After two weeks of art, music and theatre, the Harcourts Hawke's Bay Arts Festival has wrapped up for another year.

Festival Director Pitsch Leiser said it been very successful this year.

"As a whole it went absolutely fantastic."

Between bought tickets, the schools programmes and free events, he said close to 30,000 people had actively engaged with the festival this year, the biggest it has ever been.

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"Overall we got incredibly positive feedback from everyone who came along."

For him, Limbo was one of the highlights, with around 3200 people attending.

"Limbo was certainly, a very big show which would never ordinarily be seen here.

Limbo was one of the highlight of the festival this year. Photo / Supplied
Limbo was one of the highlight of the festival this year. Photo / Supplied

"That's massive, for anything in Hawke's Bay, that is huge."

In terms of theatre he said An Iliad, starring Michael Hurst and Shayne Carter, was his favourite.

"It really showcased the artistry of Michael Hurst, and Shayne Carter on the music."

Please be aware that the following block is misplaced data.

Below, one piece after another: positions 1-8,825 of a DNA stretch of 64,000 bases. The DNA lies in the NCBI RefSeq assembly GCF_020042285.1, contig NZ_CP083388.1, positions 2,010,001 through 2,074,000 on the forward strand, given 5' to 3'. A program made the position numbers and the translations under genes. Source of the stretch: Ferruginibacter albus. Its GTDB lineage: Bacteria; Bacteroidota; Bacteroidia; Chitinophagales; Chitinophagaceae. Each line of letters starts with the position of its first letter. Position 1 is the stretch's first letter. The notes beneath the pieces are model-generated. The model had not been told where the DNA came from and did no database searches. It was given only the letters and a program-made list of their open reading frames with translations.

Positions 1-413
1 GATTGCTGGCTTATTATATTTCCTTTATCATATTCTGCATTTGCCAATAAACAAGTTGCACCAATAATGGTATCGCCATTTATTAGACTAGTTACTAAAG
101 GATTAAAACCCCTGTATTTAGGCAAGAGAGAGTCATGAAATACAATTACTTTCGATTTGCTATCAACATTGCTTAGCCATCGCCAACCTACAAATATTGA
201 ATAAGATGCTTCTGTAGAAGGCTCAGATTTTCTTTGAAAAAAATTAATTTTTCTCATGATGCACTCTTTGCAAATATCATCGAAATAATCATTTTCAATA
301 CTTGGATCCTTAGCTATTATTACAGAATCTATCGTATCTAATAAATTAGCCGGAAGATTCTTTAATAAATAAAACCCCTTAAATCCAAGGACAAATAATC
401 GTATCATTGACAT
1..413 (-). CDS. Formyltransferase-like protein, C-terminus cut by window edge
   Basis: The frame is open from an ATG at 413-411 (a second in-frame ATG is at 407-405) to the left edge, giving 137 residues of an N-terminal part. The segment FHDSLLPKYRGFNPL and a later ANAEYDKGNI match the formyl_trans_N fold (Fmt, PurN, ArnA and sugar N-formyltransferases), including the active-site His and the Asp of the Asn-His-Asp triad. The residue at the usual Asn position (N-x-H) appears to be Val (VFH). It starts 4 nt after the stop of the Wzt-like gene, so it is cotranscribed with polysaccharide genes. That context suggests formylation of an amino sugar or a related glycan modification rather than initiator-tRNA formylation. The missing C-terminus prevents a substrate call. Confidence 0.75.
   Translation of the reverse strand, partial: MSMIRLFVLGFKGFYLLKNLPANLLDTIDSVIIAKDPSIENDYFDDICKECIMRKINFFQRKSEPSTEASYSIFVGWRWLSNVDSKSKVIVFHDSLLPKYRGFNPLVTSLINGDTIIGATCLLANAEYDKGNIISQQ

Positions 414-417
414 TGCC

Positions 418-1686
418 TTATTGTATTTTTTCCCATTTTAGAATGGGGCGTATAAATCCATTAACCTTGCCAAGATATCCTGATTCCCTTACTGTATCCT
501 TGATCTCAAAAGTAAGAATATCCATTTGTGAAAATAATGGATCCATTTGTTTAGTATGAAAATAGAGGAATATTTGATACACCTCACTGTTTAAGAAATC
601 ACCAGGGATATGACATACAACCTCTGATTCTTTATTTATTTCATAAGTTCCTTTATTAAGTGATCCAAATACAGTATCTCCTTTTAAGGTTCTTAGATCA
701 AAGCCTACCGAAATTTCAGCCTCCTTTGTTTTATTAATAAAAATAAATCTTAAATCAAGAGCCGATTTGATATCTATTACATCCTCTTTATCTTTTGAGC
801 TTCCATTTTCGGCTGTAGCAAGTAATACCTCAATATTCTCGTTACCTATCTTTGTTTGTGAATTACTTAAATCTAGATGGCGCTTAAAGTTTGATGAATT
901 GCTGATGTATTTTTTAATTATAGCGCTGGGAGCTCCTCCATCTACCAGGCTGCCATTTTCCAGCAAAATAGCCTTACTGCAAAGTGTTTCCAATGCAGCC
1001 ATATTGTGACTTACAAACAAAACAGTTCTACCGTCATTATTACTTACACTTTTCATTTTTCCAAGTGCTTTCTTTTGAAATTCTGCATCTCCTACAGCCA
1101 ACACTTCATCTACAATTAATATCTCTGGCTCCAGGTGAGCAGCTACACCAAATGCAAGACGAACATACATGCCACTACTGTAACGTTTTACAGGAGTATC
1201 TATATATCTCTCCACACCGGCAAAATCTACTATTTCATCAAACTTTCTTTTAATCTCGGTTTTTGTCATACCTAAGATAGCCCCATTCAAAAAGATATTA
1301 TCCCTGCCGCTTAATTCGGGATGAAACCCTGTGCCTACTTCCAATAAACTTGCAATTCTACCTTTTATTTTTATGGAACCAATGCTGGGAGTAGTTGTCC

He said he also enjoyed Portraits in Motion, a photography showcase by German photographer Volker Gerling.

"That was a show that didn't have huge attendance, maybe 60-70 people, but just touched everyone's heart and soul."

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"Those would be the three top picks from my end."

He said the festival will definitely back for a sixth year in 2020, most likely with some changes which are yet to be decided.

"One thing that we do know is we will use the Hawke's Bay events Centre, Toitoi.

"It will be open next year, so we will bring in some big shows into the Opera House.

"For the rest, we are just reviewing, and looking forward to coming up with some exciting work."

Three-year-old Arthur Zaaiman, and Joe Nieddu enjoying White Night as part of the festival. Photo / File
Three-year-old Arthur Zaaiman, and Joe Nieddu enjoying White Night as part of the festival. Photo / File

He said he wanted to thank everyone who had attend the festival over its two-week run in 2019.

"A huge thank you to the audiences who made an effort to buy tickets, and come and take a risk, because not everything that we present is mainstream.

"You need to have an open mind to come out and choose something."

He said there was a massive team behind the scenes who work on the festival all year.

"And last but not least, if it wasn't for the artists who create beautiful work we wouldn't have a festival.

"The artists, in the end are the ones who bring us the joy, who bring us the challenges, who bring us the fun, the frivolity, whatever it is that we see."